The Keyi Xing tastes much younger, it definitely comes out during later steeps. It has a really nice, lasting hui gan, one of the strongest that I've ever had. Both of these teas earn my respect because they are delicious and really competitively priced. I also have some Repave, but that's sold out :(.
Time for some aged oolongs. This time we have a 1986 Meishan oolong and 1986 Chen Xiang oolong, both from Origin Tea by way of James (thanks James!).
First up, Meishan. Meishan oolong is a pretty uncommon high-mountain oolong, with a similar altitude to Alishan (~1200m). James particularly enjoyed this tea, in fact he tried it in his first aged oolong tasting, and it walked away with the highest ranking of the month. This is from the private stash of the now-defunct Origin Tea (RIP ;_;), which James managed to get into. James has a very good taste in tea, so I trust that this is going to be a good tea.
The dry leaves are black, loosely rolled, and smell fruity and earthy, as most good aged oolongs do. The wet leaves smell incredibly fruity. The rinse already tastes quite fruity and delicious, like a better version of FLT's PingLin Oolong. I couldn't resist drinking the rinse, sorry gang. The first steeping is more intense, with some slight earth going on as well. Second and third steeps just get better and better. This is a really good example of what to look for in an aged oolong, strong fruity flavors with some earth in the background and as little sourness as possible. The aftertaste is very plummy, which I find fitting because Meishan translates to Plum Mountain! As the tea goes on the profile becomes earthier and earthier, while maintaining the nice plummy flavor. The aftertaste lasts seemingly forever, with an excellent Hui Gan. This is a solid performer for an aged oolong, just very balanced and good in every way. Too bad it's impossible to get in the west now. Thank you James for sending this and thank you Tony for sourcing this.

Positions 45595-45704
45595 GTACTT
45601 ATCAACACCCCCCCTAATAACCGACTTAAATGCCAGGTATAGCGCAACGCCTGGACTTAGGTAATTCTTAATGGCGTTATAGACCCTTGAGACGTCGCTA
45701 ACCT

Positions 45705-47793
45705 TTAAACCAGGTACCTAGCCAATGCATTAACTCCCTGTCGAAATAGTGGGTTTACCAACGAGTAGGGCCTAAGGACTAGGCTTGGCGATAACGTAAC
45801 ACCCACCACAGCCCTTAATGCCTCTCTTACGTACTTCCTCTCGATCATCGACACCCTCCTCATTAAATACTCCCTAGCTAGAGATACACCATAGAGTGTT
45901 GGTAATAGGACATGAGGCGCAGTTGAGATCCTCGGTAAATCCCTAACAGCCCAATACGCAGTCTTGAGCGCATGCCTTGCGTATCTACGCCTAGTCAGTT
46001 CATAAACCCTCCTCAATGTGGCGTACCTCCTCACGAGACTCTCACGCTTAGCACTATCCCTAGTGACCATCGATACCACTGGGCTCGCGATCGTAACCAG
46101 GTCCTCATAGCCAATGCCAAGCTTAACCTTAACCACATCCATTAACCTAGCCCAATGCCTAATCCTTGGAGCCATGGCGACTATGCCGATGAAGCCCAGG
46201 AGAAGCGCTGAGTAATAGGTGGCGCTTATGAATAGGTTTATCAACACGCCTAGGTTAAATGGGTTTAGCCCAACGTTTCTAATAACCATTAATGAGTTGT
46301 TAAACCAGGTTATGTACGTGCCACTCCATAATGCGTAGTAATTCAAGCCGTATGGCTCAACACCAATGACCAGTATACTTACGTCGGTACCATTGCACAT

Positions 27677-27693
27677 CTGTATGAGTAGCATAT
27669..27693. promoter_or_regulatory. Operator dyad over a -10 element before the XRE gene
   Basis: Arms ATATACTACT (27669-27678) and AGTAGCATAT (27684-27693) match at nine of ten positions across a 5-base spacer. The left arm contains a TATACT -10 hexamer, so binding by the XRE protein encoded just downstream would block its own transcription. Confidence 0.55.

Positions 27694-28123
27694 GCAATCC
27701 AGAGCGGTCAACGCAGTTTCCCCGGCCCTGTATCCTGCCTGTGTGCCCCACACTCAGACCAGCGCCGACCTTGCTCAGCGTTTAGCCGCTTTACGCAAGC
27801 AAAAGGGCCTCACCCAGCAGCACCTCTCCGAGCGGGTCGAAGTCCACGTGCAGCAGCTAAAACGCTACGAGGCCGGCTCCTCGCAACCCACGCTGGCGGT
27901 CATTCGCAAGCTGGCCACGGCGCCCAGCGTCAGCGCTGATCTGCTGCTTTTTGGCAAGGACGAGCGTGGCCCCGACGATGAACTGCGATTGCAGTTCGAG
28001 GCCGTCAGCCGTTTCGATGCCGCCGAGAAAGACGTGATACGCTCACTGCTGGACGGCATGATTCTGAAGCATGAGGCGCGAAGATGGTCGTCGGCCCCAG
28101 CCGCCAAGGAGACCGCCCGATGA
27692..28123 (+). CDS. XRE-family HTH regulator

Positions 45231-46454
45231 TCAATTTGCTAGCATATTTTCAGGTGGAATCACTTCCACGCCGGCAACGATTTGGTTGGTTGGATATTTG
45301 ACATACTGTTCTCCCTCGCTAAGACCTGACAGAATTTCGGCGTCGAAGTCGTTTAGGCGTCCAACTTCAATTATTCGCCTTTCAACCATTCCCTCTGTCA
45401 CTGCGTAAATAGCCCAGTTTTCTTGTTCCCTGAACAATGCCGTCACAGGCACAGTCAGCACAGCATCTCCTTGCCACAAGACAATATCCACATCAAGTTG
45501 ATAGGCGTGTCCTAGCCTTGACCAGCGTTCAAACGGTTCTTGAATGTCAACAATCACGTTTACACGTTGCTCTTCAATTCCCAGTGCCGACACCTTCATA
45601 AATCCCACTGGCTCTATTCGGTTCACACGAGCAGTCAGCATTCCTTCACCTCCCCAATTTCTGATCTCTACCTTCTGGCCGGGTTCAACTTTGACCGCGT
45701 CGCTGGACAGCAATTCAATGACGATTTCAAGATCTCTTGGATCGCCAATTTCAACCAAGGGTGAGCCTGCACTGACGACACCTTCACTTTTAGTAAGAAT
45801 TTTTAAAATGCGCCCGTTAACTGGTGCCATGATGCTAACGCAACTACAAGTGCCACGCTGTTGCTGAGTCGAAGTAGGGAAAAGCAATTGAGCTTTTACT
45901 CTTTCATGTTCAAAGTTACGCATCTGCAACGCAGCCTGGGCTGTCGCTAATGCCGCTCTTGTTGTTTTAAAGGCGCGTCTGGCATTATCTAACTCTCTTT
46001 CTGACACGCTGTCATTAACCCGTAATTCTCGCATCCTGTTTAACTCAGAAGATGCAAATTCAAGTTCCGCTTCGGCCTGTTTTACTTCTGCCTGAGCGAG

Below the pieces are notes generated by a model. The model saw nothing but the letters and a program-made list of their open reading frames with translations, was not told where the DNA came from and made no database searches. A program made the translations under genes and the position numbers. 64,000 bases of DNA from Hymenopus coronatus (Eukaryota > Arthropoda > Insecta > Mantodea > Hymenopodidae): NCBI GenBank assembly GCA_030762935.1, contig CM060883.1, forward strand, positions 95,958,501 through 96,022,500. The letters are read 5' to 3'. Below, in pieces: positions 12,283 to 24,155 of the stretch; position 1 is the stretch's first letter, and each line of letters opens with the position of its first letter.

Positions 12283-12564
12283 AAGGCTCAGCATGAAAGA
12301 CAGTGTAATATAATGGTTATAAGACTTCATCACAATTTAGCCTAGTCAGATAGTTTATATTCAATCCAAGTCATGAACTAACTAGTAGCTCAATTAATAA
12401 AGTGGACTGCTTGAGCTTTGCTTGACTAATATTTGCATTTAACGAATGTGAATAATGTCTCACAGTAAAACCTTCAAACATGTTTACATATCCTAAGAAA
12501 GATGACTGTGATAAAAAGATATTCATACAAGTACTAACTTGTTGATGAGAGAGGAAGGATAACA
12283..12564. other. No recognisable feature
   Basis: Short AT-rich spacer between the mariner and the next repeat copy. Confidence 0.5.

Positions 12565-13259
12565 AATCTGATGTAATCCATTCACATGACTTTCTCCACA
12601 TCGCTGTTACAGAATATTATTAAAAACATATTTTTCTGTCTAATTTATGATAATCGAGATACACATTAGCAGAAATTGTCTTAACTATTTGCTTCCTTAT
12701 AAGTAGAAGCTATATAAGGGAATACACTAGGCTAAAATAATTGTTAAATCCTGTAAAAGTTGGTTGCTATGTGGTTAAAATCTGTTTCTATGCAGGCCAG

Now onto the second aged oolong: 1986 Chen Xiang, again from Origin Tea by way of James. Chen Xiang means "Aged Fragrance". I can't tell you anything else about this tea because, well there's nothing to say.
The leaves are loosely rolled, and black, as they should be, and smell quite earthy with a bit of fruit. The wet leaves aren't too broken, pretty small though, and they smell slightly smoky. The liquor smells earthy, almost exactly like a pu'erh, but less intense. This tea is way less clean than the Meishan, it has more herbal notes to it, with a slight sour note in the finish. There's also a slight bitterness to this one. The aftertaste is very tangy, it's actually burning my throat a bit, but there's also some cooling of the mouth going on in the aftertaste.
EDIT: Forgot to mention, I ended up getting some more stuff from the shop that sells mystery aged oolong, mostly Shengpu and one 1978 oolong. Also getting some Shengpu from Wistaria Tea House. Wistaria had an aged oolong, but it was too expensive with a high minimum size.